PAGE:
Furthermore, the compensating device may be a pair of wedge-shaped discs or a pair of parallel plates whose effective optical thickness is changed at the point of observation by rotation in ahorizontal plane or about a horizontal axis rather than translation as described in connection with Figs. 1 and 2. Thus, numerous modifications for varying the optical path may be employed.

Referring now to Fig. 5, a light beam L is directed toward film l0 whose thickness is to be measured and a part of beam L is reflected from the front surface of film H) as a beam R, the remainder entering film l0 and being refracted and reflected as a light beam R. Light beams R and R are out of phase due to the thickness of film l0 and these reflected light beams are then caused to impinge on glass wedge 26 which is of gradually increasing thickness, the dimensions of the same being such that a part thereof is of the same thickness as the film l0 from which light beams Rand R are reflected. The upper surface 21 of glass wedge 25 is partially mirrored while the lower surface 28 is fully mirrored. Thus, when light beam R strikes the surface of glass wedge 26 a part is reflected from the partially mirrored surface 21 as a light'beam I while the remainder is refracted and reflected from fully mirrored surface 28 and emerges as a light beam 1". Similarly, reflected light beam R on striking the upper surface 21 of glass wedge 26 is partly reflected as a light beam I", while the re-,

mainder enters glass wedge 26 and is refracted and then reflected from fully mirrored surface 28 as a light beam 1".

Light beams I and 1"" are many wave lengths out of phase due to the great difference in optical path and no interference fringe or pattern can be observed. However, it will be noted that the optical paths of lightbeams I" and I' are very nearly equal and, accordingly, interference fringes are produced by these rays and may be observed by looking backward along the direction of propagation of said rays.

As stated above, if the thickness of glass wedge 26 is known at all points and the refractive indices of the materials composing the film and wedge are known, the latter may be provided with a calibrated scale from which the thickness of film l0 may be read directly depending upon the lateral position relative to said wedge 26 at which the interference fringes or pattern is observed to-be formed.

It is to be understood that the foregoing detailed description isgiven merely by way of illustration and that many variations may be made therein without departing from the spirit of our invention.

Having described our invention, what we desire to secure by Letters Patent is:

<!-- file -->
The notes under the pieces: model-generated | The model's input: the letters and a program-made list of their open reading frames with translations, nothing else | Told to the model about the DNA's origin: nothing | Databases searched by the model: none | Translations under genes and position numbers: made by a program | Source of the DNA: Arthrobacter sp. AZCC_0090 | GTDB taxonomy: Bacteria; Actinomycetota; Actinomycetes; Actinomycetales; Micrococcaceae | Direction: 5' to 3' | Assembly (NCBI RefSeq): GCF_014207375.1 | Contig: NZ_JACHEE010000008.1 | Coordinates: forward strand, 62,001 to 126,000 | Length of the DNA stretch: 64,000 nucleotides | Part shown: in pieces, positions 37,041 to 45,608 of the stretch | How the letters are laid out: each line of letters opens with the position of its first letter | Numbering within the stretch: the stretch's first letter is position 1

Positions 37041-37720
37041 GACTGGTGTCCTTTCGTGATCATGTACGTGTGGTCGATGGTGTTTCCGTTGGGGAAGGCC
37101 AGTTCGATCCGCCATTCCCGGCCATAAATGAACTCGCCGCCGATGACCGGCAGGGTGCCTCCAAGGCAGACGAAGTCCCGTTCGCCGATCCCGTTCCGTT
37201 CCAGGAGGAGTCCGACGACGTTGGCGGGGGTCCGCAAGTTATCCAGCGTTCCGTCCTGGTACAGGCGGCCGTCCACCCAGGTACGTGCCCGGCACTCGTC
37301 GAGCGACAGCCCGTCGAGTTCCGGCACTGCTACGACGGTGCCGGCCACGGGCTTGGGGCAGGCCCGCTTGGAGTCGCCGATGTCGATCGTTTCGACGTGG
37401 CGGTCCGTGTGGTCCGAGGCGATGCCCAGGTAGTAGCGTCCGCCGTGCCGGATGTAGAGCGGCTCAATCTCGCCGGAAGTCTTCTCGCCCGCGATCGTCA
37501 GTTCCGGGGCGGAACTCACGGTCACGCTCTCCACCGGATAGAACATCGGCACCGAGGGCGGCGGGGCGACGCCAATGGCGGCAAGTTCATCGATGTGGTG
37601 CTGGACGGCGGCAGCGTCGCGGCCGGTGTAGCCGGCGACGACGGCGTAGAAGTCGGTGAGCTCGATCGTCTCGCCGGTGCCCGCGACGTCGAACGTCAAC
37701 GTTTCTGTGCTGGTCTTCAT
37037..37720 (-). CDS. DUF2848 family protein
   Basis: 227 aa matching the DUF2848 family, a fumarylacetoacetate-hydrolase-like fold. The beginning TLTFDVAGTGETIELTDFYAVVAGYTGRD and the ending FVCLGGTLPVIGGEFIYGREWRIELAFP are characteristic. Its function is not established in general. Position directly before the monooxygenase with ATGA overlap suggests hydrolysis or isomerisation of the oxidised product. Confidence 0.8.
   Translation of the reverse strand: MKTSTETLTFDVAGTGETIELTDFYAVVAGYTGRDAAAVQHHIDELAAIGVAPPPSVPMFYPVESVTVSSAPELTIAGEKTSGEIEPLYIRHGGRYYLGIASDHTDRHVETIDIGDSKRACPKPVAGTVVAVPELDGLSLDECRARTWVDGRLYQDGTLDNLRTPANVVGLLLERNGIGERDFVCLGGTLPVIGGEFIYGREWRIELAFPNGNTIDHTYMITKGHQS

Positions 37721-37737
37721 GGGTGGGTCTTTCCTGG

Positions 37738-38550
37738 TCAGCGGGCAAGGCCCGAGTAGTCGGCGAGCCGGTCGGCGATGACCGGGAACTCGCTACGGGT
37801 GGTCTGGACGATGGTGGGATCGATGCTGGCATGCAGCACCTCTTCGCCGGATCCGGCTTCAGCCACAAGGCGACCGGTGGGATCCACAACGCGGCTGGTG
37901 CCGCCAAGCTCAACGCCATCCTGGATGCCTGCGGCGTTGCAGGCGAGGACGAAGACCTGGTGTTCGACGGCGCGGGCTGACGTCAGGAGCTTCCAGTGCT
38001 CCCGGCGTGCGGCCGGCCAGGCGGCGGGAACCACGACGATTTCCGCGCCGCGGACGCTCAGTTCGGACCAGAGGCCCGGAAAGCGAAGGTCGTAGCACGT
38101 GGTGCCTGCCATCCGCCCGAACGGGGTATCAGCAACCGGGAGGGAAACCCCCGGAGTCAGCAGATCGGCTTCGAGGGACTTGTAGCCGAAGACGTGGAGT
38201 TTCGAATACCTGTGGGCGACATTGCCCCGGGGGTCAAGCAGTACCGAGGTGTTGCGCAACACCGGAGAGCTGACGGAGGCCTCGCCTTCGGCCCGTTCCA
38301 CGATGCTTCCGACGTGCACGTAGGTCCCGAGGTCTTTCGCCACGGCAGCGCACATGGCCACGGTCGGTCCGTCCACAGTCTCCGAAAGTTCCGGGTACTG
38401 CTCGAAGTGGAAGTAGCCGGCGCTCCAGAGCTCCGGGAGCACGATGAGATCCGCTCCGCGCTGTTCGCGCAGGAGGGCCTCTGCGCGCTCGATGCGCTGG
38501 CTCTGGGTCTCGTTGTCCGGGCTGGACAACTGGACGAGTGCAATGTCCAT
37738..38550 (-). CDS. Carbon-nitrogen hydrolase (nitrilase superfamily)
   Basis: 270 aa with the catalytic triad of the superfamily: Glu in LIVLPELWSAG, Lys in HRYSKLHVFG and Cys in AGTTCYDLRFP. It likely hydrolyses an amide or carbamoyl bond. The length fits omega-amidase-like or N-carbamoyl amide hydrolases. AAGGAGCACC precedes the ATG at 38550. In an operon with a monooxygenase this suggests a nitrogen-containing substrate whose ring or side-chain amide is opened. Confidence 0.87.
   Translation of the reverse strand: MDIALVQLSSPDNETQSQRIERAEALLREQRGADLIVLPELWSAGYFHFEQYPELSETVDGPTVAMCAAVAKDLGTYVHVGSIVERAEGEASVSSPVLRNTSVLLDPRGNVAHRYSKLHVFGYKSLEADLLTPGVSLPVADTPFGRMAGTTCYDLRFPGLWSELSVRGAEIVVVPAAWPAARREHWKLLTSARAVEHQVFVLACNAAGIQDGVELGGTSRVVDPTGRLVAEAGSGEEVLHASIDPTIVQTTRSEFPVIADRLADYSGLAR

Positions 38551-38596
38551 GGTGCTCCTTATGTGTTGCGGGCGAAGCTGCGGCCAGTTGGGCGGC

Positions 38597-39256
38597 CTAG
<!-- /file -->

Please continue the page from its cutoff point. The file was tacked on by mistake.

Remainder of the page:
1. In an optical measuring system for measuring the thickness of a transparent sheet material without any physical contact with a surface of said sheet material, the combination of means for directing light beams against a transparent sheet material to produce reflected light beams, from the near and far surfaces of said sheet material, whose waves are out of phase by a distance which is a function of the thickness of said sheet material, interferometric optical means including an optical wedge, having a bar of spaced optical surface means disposed at an angle to each other, the upper surface means being partially reflecting and transmitting and the lower surface means being totally reflecting, for intercepting said out of phase reflected light waves and causing the same to traverse an optical path including said optical wedge wherein they are in part brought back into phase and form an interference pattern where the thickness of the optical wedge coincides substantially with the thickness of said sheet material, and a scale cooperating with said optical wedge and calibrated with respect thereto, whereby the position of the interference pattern relative to said scale indicates the absolute thickness of said sheet material.

2. In an optical measuring system for measuring the thickness of a transparent sheet material without any physical contact with a surface of said sheet material, the combination of means for directing light beams against a transparent sheet material to produce reflected light beams, from the near and far surfaces of said sheet material, whose waves are out of phase by a distance which is a function of the thickness of said sheet material and interferometric optical means including an optical wedge formed of a refracting material having a partially reflecting upper surface and a totally reflecting lower surface for intercepting said out of phase reflected light beams and causing the same to traverse an optical path including said optical wedge wherein they are in part brought back into phase and form an interference pattern where the thickness of the optical wedge coincides substantially with the thickness of said sheet material and a scale cooperating with said optical wedge and calibrated with respect thereto whereby the position of the interference pattern relative to said scale indicates the absolute thickness of said sheet material.